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prodigious

[pruh-dij-uh s] /prəˈdɪdʒ əs/
adjective
1.
extraordinary in size, amount, extent, degree, force, etc.:
a prodigious research grant.
2.
wonderful or marvelous:
a prodigious feat.
3.
abnormal; monstrous.
4.
Obsolete, ominous.
Origin
1545-1555
1545-55; < Latin prōdigiōsus marvelous. See prodigy, -ous
Related forms
prodigiously, adverb
prodigiousness, noun
unprodigious, adjective
unprodigiously, adverb
unprodigiousness, noun
Can be confused
prodigious, prestigious.
Synonyms
1. enormous, immense, huge, gigantic, tremendous. 2. amazing, stupendous, astounding, wondrous, miraculous.
Antonyms
1. tiny. 2. ordinary.
Dictionary.com Unabridged
Based on the Random House Dictionary, © Random House, Inc. 2014.
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Examples from the web for prodigious
  • The legal costs involved in this enormous litigation could be prodigious.
  • The two species are larger than native white-clawed crayfish and are more prodigious hunters.
  • He couldn't recapture the loneliness and the idealism that had once been the source of his prodigious concentration.
  • In a world of seductive illusions, they became revolutionaries by championing the prodigious chaos of the actual world.
  • Their knowledge of the current reality in a given country is so prodigious that they often cannot imagine a different reality.
  • The first is that precisely because they are vulnerable, they go to prodigious lengths to protect themselves.
  • He has a prodigious memory for board positions and moves.
  • His teeming library-the source of his prodigious power-is visible in an alcove to the side.
  • But it is a lesson in some prodigious feats of physiology.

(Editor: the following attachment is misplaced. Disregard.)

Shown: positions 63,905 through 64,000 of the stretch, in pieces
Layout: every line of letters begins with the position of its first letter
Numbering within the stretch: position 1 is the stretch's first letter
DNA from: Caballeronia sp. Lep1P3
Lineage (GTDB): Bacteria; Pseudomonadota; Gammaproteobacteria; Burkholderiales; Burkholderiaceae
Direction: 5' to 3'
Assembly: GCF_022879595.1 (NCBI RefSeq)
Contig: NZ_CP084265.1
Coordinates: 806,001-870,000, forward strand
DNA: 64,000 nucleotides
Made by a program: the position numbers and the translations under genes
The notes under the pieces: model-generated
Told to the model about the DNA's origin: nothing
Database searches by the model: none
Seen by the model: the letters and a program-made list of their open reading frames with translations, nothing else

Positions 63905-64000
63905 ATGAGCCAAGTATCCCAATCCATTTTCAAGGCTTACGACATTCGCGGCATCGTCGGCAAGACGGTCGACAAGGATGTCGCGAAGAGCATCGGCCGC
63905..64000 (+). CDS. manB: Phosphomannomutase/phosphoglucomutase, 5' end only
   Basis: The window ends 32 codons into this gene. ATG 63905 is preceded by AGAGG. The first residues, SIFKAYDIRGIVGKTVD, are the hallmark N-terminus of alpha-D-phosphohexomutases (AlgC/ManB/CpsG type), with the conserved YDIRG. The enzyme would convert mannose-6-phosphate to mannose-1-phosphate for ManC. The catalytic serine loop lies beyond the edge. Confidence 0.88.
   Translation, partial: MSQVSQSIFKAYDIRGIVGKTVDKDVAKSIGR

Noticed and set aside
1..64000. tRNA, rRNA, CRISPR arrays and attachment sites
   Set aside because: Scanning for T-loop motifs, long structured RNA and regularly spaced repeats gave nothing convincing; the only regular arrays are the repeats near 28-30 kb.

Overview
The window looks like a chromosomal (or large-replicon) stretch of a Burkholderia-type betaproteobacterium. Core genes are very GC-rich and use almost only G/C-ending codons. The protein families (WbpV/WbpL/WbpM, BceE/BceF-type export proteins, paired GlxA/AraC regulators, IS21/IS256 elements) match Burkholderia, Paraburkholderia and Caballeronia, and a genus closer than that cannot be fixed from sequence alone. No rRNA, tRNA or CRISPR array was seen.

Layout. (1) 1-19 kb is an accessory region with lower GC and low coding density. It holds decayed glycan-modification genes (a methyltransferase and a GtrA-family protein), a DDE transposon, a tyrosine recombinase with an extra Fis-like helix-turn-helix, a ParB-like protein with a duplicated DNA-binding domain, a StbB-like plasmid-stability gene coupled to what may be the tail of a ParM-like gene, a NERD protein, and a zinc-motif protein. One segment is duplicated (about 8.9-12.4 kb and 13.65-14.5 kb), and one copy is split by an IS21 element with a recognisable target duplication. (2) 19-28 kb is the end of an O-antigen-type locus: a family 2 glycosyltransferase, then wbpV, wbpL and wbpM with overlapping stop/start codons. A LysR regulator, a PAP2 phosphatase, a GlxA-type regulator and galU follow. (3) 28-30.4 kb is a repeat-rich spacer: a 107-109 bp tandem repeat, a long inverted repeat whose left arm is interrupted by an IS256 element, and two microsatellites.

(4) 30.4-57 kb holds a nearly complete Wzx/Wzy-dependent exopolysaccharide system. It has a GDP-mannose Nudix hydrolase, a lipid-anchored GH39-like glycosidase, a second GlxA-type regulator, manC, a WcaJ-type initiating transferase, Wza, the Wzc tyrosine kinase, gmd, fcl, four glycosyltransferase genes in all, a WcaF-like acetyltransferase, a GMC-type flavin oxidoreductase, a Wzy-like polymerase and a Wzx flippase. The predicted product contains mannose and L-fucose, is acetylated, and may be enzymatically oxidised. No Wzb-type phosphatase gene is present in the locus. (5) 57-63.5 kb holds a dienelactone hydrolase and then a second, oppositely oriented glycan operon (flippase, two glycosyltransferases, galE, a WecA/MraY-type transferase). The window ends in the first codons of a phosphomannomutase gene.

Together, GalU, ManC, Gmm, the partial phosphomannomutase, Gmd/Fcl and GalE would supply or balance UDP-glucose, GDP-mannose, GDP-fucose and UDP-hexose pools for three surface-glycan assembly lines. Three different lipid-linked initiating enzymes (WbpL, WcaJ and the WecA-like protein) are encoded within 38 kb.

• Humpback whales are prodigious travellers and every year, they make substantial journeys between different breeding grounds.
British Dictionary definitions for prodigious

prodigious

/prəˈdɪdʒəs/
adjective
1.
vast in size, extent, power, etc
2.
wonderful or amazing
3.
(obsolete) threatening
Derived Forms
prodigiously, adverb
prodigiousness, noun
Word Origin
C16: from Latin prōdigiōsus marvellous, from prōdigium, see prodigy
Collins English Dictionary - Complete & Unabridged 2012 Digital Edition
© William Collins Sons & Co. Ltd. 1979, 1986 © HarperCollins
Publishers 1998, 2000, 2003, 2005, 2006, 2007, 2009, 2012
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Word Origin and History for prodigious
adj.

1550s, "ominous," from Middle French prodigieux and directly from Latin prodigiosus "strange, wonderful, marvelous, unnatural," from prodigium (see prodigy). Meaning "vast, enormous" is from c.1600. Related: Prodigiously; prodigiosity.

Online Etymology Dictionary, © 2010 Douglas Harper
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Difficulty index for prodigious

Few English speakers likely know this word

Word Value for prodigious

14
17
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